While exact neural mechanisms involved in number line processing remain unknown, some studies suggest that mental number line orientation relies mostly on parietal areas (Hubbard et al., 2005), whereas others suggest that mental number line orientation relies on spatial working memory mechanisms involving frontal areas (Doricchi et al., 2005). Several studies indicate that numerical quantity judgments, used in mental number bisection tasks, involve activation of the intraparietal sulcus (horizontal segment) bilaterally, the left precentral gyrus, and prefrontal areas (Dehaene, Molko, Cohen, & Wilson, 2004; Dehaene et al., 2003; Walsh, 2003). Repetitive transcranial magnetic stimulation (rTMS) studies provide further insight into the mechanisms of mental number line processing. Gobel and colleagues (2006) used rTMS over parietal and occipital areas in healthy individuals during a mental number bisection task. Performance during control trials was similar to performance reported in physical line bisection where participants underestimated the midpoint of the numerical interval (that is, exhibited leftward bias). rTMS over the right posterior parietal cortex produced a significant rightward shift of the perceived midpoint of the numerical interval, simulating ‘spatial’ neglect in healthy subjects. rTMS over the occipital cortex did not produce any effect on bisection performance. The study provided further evidence for spatial representation of a mental number line and for the involvement of the right posterior parietal cortex in the spatial representation of numbers.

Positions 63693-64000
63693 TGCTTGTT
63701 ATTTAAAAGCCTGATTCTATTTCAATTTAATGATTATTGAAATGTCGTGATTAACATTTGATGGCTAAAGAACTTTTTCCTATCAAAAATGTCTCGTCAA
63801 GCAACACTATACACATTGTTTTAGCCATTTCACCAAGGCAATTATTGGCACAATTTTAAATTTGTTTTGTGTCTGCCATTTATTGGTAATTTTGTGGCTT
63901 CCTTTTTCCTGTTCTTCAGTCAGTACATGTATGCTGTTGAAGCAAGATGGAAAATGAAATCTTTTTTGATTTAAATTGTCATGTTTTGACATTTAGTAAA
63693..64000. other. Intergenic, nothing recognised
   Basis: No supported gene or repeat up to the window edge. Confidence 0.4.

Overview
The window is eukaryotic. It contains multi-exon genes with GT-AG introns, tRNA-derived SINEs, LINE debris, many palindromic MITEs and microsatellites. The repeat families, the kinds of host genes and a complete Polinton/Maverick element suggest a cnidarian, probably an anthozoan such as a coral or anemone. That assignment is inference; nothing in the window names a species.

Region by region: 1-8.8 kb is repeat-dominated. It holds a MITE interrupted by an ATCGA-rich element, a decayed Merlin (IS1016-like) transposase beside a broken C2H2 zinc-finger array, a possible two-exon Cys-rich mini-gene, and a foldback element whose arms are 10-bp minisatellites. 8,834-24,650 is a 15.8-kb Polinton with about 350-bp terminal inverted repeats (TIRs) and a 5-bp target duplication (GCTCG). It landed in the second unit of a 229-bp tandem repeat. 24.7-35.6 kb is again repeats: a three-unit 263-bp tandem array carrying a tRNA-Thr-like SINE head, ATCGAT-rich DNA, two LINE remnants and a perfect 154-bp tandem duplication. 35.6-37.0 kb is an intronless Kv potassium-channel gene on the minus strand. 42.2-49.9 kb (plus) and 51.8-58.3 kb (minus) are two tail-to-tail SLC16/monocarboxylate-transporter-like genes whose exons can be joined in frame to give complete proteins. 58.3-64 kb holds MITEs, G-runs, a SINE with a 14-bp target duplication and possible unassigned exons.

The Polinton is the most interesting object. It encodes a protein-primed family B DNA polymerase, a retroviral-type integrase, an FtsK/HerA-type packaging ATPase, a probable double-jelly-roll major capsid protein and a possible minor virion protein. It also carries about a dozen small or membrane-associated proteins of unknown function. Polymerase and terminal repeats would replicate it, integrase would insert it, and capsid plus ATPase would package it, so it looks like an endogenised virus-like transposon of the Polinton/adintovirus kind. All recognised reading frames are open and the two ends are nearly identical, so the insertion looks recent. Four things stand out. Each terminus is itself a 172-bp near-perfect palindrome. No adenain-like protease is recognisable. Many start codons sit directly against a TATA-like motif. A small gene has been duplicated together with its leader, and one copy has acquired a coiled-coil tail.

Physical Line Orientation
Right posterior parietal cortex has been implicated in physical line bisection, a task frequently used in numerical cognition studies. Neuroimaging (Fink et al., 2000) and patient (Doricchi & Angelelli, 1999) studies showed that physical line bisection is associated with processing by the inferior and superior parietal lobes. Additionally, a neuroimaging (fMRI) study of physical line bisection judgment (Landmark task) indicated that processing horizontal and vertical physical lines activates anatomical networks in the right inferior parietal cortex (Fink, Marshall, Weiss, & Zilles, 2001). The study reported no significant interaction between the physical line bisection judgment task and stimulus orientation, suggesting that the activation of inferior parietal cortex during the Landmark task reflects visuospatial judgment irrespective of line orientation.
Relation between Spatial and Numerical Cognition
The studies of the SNARC effect provided evidence for spatial-numerical interactions (reviewed in Hubbard et al., 2005) Moreover, Caessens, Hommel, Reynvoet, and van der Goten (2004) demonstrated that the SNARC effect or spatial-numerical interaction occurs regardless of input or output modality. This study measured the spatial-numerical interaction without using visual digit presentation. Participants were presented with visual stimuli (arrows, then colors) and were asked to respond verbally with ‘one’ or ‘two.’ The automatic activation of numerical information interfered with participants’ responses to the orientation of an arrow.